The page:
If you’ve got a Dynamics CRM 2011 / 2013 / 2015 on premise installation that isn’t performing the way you (or your users) think it should then this article gives you information on how to diagnose where the problem(s) lie and some suggested solutions. Some of these tips and tricks apply to CRM Online as well, so read on cloud customers.
Stating the obvious
The first thing you’re going to need to understand is – what is slow about your CRM and how have you measured that? You are going to need to get a handle on what aspects of performance are being reported as problematic if you’re going to solve them. Often there’s a multitude of factors that lead to poor performance so it is important that you establish some kind of baseline measurement of the current ‘poor’ performance is, understand the acceptable performance and then work out what is causing the difference.
- Is it ‘the vibe’ reported by users – otherwise known as the user perception of performance, when accessing the web UI?
- Is it finding data?
- Is it editing and creating data?
- Is it web service calls from some custom integration?
- Is the poor performance consistent (easily reproduced), or intermittent?
- Has performance gotten worse over time?
- Could it be related to increased number of users, or increased data?
Following are some of the tools that I think are handy when troubleshooting performance problems with a CRM installation and they should be familiar to most developers and infralopers worth their salt.
- Fiddler – for capturing traffic between the browser and server
- SOAP-UI – for reproducing web service calls – works on both SOAP and REST web services
- CRM’s Built-in diagnostic tools – for measuring browser web UI performance, and network metrics between browser and server
- SQL Server Management Studio – for examining underlying SQL Server performance, executing queries, checking execution plans
I like to be ‘scientific’ in my approach and capture timings for operations using tools where-ever possible. Multiple test runs, using the average as the measure (but beware the magic of caching on secondary runs). The tricky issue of end user perception of performance is often measuring in feelpinions, you need to get users to try and time their operations where possible. The good news is there are built-in tools that can help you with this.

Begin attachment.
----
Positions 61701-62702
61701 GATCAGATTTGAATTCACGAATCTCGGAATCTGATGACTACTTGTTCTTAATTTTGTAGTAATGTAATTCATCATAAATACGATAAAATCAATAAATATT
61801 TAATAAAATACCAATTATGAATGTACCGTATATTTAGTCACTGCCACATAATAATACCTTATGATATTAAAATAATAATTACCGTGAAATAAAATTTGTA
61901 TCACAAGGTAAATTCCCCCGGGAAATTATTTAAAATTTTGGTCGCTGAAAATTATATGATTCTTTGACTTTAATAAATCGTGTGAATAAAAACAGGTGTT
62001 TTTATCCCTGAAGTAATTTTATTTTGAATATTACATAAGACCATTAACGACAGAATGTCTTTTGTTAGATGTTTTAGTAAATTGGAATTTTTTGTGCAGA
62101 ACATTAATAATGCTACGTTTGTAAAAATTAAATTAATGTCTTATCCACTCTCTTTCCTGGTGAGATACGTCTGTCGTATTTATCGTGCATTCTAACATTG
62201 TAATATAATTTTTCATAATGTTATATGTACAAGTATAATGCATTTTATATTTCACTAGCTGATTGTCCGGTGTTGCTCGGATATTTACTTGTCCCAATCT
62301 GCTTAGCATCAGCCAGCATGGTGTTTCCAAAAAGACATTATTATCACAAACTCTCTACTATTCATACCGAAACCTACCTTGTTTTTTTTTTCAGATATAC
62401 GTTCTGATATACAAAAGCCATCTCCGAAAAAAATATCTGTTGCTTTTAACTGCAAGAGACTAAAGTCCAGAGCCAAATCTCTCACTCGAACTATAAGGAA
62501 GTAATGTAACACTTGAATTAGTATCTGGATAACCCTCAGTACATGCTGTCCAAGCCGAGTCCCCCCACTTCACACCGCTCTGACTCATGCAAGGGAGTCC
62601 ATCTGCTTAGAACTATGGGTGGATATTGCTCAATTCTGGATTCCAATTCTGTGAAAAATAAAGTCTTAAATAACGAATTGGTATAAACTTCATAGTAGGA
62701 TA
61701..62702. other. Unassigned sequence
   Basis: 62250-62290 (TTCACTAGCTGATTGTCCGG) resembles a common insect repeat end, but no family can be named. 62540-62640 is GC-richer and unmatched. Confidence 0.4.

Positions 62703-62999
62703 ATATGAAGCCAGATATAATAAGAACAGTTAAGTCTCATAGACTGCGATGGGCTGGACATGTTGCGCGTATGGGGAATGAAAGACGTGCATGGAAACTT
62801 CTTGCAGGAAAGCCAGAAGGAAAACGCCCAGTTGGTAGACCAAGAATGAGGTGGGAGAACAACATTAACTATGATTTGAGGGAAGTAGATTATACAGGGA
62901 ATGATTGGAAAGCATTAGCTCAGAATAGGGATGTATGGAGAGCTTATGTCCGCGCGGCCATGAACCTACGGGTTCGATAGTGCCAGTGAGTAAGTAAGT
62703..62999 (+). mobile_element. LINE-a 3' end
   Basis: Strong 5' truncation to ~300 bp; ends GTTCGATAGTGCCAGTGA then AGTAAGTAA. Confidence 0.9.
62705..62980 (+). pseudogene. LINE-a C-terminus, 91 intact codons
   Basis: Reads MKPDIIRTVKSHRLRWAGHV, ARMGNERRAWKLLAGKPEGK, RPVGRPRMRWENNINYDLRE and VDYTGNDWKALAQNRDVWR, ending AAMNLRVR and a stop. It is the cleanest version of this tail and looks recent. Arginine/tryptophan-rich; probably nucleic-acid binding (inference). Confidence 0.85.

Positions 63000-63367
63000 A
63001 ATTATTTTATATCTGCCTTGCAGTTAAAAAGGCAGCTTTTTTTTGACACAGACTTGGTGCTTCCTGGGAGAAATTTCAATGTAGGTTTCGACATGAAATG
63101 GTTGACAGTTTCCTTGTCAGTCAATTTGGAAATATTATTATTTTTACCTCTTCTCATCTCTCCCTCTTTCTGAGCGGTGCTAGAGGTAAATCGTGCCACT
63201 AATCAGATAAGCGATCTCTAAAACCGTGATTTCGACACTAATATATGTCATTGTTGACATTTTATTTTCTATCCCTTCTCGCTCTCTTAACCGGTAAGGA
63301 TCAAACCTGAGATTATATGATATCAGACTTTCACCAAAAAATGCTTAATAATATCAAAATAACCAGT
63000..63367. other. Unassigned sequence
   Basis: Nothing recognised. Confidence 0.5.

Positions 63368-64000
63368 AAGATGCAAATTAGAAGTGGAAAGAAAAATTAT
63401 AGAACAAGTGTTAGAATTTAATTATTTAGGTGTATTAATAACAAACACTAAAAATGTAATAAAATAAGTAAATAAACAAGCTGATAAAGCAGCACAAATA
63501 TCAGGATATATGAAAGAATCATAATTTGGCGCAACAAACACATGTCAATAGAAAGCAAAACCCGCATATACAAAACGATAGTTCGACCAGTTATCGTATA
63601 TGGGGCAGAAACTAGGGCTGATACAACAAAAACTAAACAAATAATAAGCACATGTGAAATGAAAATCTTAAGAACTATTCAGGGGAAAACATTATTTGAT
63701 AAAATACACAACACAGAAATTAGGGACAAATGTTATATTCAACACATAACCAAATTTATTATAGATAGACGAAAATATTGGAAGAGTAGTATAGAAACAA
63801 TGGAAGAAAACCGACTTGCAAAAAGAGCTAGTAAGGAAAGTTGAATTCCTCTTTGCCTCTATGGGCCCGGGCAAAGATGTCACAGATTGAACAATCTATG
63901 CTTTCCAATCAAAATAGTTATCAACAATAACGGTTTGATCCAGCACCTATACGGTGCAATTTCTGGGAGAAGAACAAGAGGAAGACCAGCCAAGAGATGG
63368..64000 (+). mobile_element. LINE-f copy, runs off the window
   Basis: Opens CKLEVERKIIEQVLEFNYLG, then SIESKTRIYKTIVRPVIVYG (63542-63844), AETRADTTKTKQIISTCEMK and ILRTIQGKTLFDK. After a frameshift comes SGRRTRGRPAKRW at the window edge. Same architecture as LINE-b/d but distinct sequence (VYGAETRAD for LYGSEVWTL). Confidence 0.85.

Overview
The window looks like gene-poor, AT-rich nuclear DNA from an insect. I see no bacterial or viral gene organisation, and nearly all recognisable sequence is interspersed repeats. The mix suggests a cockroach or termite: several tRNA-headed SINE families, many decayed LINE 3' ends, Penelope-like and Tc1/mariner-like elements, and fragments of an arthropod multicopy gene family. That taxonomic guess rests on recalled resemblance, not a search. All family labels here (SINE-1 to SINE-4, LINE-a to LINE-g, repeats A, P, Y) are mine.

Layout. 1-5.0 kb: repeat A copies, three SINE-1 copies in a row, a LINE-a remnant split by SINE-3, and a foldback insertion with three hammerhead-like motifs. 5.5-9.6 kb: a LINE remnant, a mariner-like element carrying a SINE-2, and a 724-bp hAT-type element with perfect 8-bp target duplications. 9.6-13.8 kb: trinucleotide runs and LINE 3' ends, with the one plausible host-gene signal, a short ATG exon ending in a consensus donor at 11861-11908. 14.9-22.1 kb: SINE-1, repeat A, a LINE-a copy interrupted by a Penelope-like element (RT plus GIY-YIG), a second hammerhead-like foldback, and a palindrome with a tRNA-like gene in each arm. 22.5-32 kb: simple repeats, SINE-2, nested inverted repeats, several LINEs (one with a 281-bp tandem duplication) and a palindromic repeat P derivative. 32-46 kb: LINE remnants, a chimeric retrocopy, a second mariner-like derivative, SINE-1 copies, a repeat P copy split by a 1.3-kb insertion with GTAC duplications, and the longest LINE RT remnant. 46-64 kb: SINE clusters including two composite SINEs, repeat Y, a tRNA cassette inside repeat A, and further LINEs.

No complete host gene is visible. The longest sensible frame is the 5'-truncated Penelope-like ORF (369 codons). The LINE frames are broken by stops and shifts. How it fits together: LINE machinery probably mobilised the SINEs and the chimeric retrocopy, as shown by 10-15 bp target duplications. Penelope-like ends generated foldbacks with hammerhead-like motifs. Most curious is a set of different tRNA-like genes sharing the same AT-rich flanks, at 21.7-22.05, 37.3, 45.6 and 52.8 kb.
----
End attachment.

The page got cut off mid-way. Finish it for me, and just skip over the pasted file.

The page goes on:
First up, have you run the Microsoft Dynamics CRM 2013 Best Practices Analyzer on your installation? If it highlighted any errors you should address those – they might not be having a direct impact on the performance of your system but you’re best to eliminate those before you get too far.
Also while you’re at it, how up to date are your patches? I know there’s times when you’re hamstrung and can’t apply the latest patch because of some #enterprisey reason but if there’s nothing stopping you, ensure you’re up to date.
If you’re not sure what patch level you’re at, check the CRM Build Numbers here.
Before you even try – are you using a supported browser?
From the Web UI perspective there’s some great built-in tools that can help you diagnose problems and measure performance.
CRM Browser Diagnostics
If you go to /tools/diagnostics/diag.aspx">http://<CRM-URL>/tools/diagnostics/diag.aspx you’ll see the page below. Click the Run button and you’ll get the results of some tests executed from the browser that reveal any issues between browser and server, or with the browser itself. Note that the URL is for the root of the CRM website, it’s not for a particular organisation. This is a very handy way of getting end users to capture the performance of the CRM from their end and send it in to you. Also helps to run this over different times of the day if your scenario involves different performance at different times of the day,.
As of CRM 2013 SP1 onwards there’s a new browser diagnostic tool in town. Hit Ctrl + Shift + Q in IE and you’ll see the following.
Now click the Enable button and load a form you’re trying to analyse. Hit Ctrl + Shift + Q again and now you’ve got an excellent breakdown of the form performance.
This can be handy to compare performance from different browsers / end-users, and also to see the impact your form design is having. Loaded up with a billion sub-grids? That’s a paddling.